March 29, 2023

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Topol, star of ‘Fiddler on the Roof’ on screen and stage, dies at 87

In June, with Israel fighting in the Six-Day War, he left the production to go home, where he entertained the soldiers. (He would make a similar decision in 1991, with the outbreak of the Gulf War, leaving the Broadway revival with his family in Tel Aviv.)

After seeing “The Fiddler” in London, Mr. Jewison made the unexpected decision to include Topol, still relatively unknown in the United States, in the motion picture.

“I wanted a third-generation European actor for the role, a third-generation guy who understood the background,” Mr. Jewison told The Globe in 1971. In Mr. Mostel and his unstoppable schtick.

Topol, who underwent two hours of make-up each day of filming—Mr. Jewison did his homework, contributing white hairs from his beard to be glued to his star’s dark eyebrows—in the eyes of many critics made Teffi the most convincing.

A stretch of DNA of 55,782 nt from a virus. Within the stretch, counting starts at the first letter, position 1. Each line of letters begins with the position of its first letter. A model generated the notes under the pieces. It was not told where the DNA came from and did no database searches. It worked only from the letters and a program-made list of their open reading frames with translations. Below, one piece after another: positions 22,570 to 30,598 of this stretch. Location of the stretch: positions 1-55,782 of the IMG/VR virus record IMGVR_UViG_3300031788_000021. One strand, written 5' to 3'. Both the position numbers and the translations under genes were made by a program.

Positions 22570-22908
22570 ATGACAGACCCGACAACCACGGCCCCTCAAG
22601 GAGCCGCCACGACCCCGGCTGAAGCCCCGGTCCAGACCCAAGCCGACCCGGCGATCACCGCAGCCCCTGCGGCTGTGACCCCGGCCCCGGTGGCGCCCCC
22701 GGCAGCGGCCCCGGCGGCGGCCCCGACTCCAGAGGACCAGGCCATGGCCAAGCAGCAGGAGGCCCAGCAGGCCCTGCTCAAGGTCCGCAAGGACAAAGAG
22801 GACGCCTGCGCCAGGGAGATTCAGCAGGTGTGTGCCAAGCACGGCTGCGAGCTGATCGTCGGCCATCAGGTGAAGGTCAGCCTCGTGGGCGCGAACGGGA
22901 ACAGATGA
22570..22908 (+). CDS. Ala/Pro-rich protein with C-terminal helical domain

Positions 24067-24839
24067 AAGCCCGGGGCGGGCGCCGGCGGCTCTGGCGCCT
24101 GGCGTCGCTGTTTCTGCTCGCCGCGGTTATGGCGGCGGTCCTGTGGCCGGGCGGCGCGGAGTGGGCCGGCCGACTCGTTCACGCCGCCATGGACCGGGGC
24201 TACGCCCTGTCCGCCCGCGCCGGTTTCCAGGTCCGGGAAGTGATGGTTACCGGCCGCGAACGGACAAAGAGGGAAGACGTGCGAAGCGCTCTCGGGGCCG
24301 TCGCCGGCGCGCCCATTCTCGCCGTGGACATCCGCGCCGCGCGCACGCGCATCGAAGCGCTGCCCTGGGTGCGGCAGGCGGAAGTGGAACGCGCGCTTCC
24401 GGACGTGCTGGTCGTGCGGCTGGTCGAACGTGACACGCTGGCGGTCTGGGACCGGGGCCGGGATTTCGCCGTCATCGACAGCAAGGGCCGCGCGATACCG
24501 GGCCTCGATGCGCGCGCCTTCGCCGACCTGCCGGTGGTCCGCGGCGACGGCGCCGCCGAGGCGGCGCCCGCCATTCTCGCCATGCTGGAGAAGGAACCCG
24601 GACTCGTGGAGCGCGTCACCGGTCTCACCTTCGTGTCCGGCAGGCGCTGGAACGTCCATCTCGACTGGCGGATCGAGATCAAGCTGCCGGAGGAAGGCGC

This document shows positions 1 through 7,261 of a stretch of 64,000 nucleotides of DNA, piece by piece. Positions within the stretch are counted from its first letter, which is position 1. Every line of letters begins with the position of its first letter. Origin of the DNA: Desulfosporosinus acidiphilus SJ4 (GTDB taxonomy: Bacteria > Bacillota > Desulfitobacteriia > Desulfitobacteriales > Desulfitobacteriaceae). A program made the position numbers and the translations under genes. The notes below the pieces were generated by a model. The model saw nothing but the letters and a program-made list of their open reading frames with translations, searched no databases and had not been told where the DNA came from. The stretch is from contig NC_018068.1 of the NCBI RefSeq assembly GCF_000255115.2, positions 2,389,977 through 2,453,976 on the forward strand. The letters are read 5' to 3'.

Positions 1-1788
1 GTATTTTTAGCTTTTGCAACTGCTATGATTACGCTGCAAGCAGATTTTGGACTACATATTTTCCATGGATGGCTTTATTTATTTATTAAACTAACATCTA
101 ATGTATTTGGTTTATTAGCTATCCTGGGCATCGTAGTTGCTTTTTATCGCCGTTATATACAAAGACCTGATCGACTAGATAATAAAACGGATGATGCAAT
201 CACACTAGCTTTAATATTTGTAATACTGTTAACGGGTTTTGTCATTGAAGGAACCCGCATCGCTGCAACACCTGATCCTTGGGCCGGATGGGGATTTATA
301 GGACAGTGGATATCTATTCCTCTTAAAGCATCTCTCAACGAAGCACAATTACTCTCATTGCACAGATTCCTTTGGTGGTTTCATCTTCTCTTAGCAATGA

Reviewing the film in The New Yorker, Pauline Kael wrote about it:

“He is a rugged, masculine presence, physically strong and coarse, but also sensual and warm. He is a poor man but he is not a little man, he is a huge, disillusioned man – a man of Old Testament size brought down by circumstances of oppression.”

Topol was the author of two books, the memoir Topol from Topol (1981) and Topol’s Treasury of Jewish Humor, Wit, and Wisdom (1994).

His laurels include the Israel Prize, the country’s highest cultural honour, which he received in 2015. The recognition came both for his acting and his philanthropic work, in particular helping to found the Jordan River Village, a holiday camp in Israel for seriously ill children of all ages. ethnic and religious backgrounds. Modeled after Paul Newman’s Hole in the Wall Gang Camp in Connecticut, it opened in 2011.

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Year after year, Topol has found the role he knows best to be a source of constant illumination.

“I did the Fiddler movie for a long time thinking this was a story about Jewish people,” he said in a 2009 interview. “But now I’ve been performing all over the world. And the cool thing is wherever I’m — India, Japan, England, Greece, Egypt — people come up to me after a show and say, ‘This is our story, too.'”